Adapted Baseball Glove

Designers: David Chong, Billy Watson
Client Coordinators: Robbin Newton, OT, Lenox Baker Children’s Hospital
Supervising Professor: Dr. Larry N. Bohs

Our client is a nine-year-old boy with VATER association who likes to play baseball. He was born with a shortened radius, and his index finger was surgically moved to replace his missing thumb. His right arm and hand have approximately one-half the strength of the left side. The gloves that he used previously limited his playing ability because they were either too small or too hard to close. We created an adapted baseball glove that is easier to close and relatively lightweight. This was accomplished by modifying a commercially available Wilson EZ-Catch glove, adding a V-flex notch, extending the Velcro strap, and including an aluminum extension for his thumb.

How this project helped
The glove improves our client’s ability to catch, while having a normal appearance. With our new glove, he makes one-handed catches, which he could not do with either of his previous gloves. His ability to close the glove is markedly improved, and he likes the look and feel of the glove. His mother said, “He is using it now for spring baseball and it really helps. It has fit into his life very smoothly, and he has just improved in skill and in confidence. He doesn’t even really think of it as a help anymore! It’s great that he feels that way, and that he’s not wearing a brace for stability.” The client said, “It definitely helps and it’s very comfortable.”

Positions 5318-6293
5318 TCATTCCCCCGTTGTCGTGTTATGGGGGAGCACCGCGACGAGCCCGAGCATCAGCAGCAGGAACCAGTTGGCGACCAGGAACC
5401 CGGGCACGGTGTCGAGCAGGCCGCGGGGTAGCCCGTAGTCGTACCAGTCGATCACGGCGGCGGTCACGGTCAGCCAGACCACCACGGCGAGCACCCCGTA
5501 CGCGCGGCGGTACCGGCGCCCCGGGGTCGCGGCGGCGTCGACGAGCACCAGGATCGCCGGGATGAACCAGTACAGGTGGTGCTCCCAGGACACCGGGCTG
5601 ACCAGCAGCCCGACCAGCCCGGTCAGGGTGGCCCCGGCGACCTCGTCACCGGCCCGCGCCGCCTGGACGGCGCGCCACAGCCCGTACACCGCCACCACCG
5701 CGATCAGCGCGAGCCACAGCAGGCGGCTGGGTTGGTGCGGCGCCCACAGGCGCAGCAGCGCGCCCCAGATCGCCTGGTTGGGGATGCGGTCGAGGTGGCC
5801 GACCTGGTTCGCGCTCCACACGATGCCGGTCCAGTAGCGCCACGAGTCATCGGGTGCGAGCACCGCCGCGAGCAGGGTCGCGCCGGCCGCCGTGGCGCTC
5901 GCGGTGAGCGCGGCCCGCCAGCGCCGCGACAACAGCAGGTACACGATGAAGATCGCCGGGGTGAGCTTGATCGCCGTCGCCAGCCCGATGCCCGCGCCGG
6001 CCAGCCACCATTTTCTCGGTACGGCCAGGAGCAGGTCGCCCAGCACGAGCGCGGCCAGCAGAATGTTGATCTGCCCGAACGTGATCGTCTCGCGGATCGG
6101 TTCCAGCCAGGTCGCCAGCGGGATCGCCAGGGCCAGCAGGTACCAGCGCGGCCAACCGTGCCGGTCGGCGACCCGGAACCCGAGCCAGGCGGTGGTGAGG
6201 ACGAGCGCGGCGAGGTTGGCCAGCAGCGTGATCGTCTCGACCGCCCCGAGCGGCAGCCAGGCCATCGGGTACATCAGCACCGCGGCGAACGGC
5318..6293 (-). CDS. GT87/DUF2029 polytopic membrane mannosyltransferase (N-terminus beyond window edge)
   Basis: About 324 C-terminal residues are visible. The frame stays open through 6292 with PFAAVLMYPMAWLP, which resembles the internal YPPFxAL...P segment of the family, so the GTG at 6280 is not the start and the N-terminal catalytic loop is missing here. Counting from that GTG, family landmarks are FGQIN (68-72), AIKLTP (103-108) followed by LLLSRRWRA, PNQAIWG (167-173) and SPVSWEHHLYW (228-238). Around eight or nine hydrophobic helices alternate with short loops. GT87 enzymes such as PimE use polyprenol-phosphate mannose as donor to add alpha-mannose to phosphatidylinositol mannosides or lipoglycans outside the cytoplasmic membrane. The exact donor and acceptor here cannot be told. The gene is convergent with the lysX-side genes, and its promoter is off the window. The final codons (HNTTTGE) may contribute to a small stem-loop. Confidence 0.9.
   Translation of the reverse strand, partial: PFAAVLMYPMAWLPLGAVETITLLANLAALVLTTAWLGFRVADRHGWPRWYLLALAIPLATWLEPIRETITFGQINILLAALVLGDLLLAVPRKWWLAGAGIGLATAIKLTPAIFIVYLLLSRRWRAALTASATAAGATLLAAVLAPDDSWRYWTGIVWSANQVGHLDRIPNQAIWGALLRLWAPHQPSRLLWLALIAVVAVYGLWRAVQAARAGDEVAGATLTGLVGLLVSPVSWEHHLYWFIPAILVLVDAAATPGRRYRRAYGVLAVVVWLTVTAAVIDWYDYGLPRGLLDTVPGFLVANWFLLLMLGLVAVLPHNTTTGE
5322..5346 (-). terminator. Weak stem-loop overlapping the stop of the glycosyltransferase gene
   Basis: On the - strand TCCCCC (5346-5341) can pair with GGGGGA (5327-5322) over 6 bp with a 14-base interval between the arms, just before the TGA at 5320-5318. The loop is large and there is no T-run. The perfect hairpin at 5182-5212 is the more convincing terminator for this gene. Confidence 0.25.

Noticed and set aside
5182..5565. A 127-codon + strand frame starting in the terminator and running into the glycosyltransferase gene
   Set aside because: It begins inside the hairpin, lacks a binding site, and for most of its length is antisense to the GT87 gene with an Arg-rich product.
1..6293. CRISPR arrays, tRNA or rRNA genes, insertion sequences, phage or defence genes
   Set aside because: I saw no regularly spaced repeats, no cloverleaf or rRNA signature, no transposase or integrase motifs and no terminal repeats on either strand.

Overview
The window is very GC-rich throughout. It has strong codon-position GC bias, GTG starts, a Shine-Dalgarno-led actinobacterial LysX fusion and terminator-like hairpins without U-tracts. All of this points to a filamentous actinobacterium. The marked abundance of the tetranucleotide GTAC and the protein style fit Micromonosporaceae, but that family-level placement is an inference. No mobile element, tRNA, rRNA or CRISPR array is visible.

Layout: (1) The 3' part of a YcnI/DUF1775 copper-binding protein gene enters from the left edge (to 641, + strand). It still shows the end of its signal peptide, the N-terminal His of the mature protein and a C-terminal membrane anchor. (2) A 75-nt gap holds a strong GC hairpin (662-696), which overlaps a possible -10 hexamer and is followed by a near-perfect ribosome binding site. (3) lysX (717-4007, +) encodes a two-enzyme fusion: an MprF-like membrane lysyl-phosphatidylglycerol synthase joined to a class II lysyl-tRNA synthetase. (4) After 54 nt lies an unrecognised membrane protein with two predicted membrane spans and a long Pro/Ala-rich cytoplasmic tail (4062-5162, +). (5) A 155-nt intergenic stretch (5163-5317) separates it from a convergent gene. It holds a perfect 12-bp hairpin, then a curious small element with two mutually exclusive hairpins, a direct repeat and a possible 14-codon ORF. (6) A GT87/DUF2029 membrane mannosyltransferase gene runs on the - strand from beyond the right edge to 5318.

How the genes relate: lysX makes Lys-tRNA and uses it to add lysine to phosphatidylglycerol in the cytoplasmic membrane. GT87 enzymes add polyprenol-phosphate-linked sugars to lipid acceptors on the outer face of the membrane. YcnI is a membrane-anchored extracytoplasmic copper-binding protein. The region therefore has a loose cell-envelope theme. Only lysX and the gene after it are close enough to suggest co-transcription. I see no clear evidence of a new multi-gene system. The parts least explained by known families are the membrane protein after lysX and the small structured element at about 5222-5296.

We modified an existing glove instead of creating a new one, since we wanted the final product to look as normal as possible. We examined several different commercially available gloves and decided to combine features from each into one glove. The Wilson EZ-Catch (Figure 2, left panel) was chosen as the base glove for modification. It had an increased catching area, and by hand-testing, it was the easiest to close of all the gloves. It also had only three finger stalls, as the design called for the third and fourth finger to be used in one stall for more power. This feature worked out well, since our client had three fingers. After breaking in the glove, it was ready for more modifications. We incorporated the V-flex design of Mizuno youth gloves into the base glove, using a slightly different cut, as shown in the left panel of Figure 2. Since our client closed the glove in a certain way due to his hand, we found that a cut at his natural hinge was optimal for increasing flexibility. His hand was relatively small, and the existing Velcro strap did not close the glove enough to secure his hand. Thus, an additional piece of Velcro was attached to the glove to allow tighter binding of the Velcro strap, as shown in the center panel of Figure 2. To allow his relatively short fingers to reach further into the stalls, we created finger extensions. After testing several prototypes of varying hardness and lengths, we determined that aluminum offered the best combination of light weight and strength. We obtained small rectangular sheet aluminum and rolled strips into cylinders, flattening the top to slip into the glove easily. Trials were performed with different combinations of finger extensions of his fingers and thumb. The finger extensions added a measure of stiffness that could hinder the flexibility of the glove. We concluded that the best solution was a slightly bent aluminum extension for his thumb only (Figure 1, right panel). Foam padding was added for comfort and safety. The cost of parts and material for the Adapted Baseball Glove was about $37.

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